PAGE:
The light changed and the bus moved away, so I didn’t get a chance to act on my next sudden impulse which was to open the window and yell, “How’s that burger?” or “What are you drinking?” or maybe just “How you doin’?” Maybe that’s just as well and maybe it’s just as well that the circumstances that allowed me to wave in the first place are unlikely to coalesce ever again, but at least he was open to sharing a moment with a random stranger.

This video is just long enough that after watching it I’ve now seen approximately half an episode of Friends.

Numbers Game.

Also why does 2041 come between 2013 and 2014? Your math department could use some work,

Dear Nashville MTA,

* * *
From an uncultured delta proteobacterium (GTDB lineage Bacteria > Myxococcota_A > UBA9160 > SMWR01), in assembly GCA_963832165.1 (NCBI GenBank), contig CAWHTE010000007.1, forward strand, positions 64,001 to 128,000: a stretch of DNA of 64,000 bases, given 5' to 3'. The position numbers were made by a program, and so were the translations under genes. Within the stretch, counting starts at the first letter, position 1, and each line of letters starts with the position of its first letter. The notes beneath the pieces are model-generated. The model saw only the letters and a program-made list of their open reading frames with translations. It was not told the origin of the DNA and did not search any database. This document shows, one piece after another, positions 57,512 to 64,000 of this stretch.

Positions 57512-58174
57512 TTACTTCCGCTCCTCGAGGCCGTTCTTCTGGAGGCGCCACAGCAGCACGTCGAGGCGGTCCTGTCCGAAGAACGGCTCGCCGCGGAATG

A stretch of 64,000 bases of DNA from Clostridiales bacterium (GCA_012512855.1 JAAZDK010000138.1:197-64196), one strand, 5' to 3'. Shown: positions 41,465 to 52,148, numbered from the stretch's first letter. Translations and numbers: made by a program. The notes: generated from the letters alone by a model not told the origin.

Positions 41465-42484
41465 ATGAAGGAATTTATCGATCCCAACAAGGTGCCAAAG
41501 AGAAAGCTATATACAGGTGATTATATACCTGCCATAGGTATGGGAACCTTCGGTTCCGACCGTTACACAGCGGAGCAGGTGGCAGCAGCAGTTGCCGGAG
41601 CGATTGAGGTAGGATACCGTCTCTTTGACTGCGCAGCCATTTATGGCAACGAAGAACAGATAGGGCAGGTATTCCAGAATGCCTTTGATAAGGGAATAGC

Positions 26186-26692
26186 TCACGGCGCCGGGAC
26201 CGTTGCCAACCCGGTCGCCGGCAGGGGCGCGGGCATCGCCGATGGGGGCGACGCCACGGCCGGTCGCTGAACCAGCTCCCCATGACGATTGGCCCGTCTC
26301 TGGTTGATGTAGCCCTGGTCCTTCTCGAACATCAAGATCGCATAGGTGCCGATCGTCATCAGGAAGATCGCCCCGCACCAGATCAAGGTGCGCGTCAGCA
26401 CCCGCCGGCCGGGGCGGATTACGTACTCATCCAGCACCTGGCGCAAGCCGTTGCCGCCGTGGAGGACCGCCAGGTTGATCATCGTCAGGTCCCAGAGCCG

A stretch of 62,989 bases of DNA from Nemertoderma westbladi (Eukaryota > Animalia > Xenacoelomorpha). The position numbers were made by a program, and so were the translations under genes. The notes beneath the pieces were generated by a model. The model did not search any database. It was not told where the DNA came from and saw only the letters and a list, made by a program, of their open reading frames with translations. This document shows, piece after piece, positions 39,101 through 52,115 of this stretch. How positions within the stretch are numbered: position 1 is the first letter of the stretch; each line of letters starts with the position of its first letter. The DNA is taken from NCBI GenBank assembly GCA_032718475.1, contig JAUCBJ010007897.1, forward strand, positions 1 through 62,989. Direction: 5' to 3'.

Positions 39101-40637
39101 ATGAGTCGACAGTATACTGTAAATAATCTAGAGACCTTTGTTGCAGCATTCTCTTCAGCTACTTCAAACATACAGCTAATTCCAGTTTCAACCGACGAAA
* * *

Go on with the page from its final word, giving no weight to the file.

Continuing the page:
I’ve been using you app for almost a year now and it’s pretty nice. I even wrote a glowing review about it back when I first started using it, which was about a year after it was released. Your PR department could use some work, you know. I really like being able to see that a bus that’s scheduled to arrive in five minutes is running late and won’t make until sometime next week. Since I move around to a lot of different stops–some bus drivers have even commented that they never pick me up in the same place, because I get bored waiting for the bus and now with the app I know exactly how much time I have to get to a different stop on the same route. Anyway the thing I’ve noticed is that in the app all stops are numbered but none of the stops themselves, not even the new fancy ones that y’all are so proud of, have numbers anywhere on them. Sure, I could look at the street signs to confirm that the “nearby stop” has a geographic location that matches where I am, but when the stop is in the middle of a block it can be hard to see the street names. And also I’m one of those people who doesn’t navigate particularly well by street names. I prefer landmarks and have even been complimented on the clarity of my directions, or at least I was before everybody started using map apps and GPS devices. Back in those days whenever someone asked me for directions it was a chance to repeat that old joke that Bob Hope told when he entertained the troops starting with the War of 1812 when he opened with, “Well, when I got into Mobile this morning I asked someone where the USO stage was and he said walk straight toward the stockade, turn left at the burning building, and keep going past the riot. You can’t miss it.” It was even better when the person who asked me for directions was traveling through an actual war zone, but that’s another story.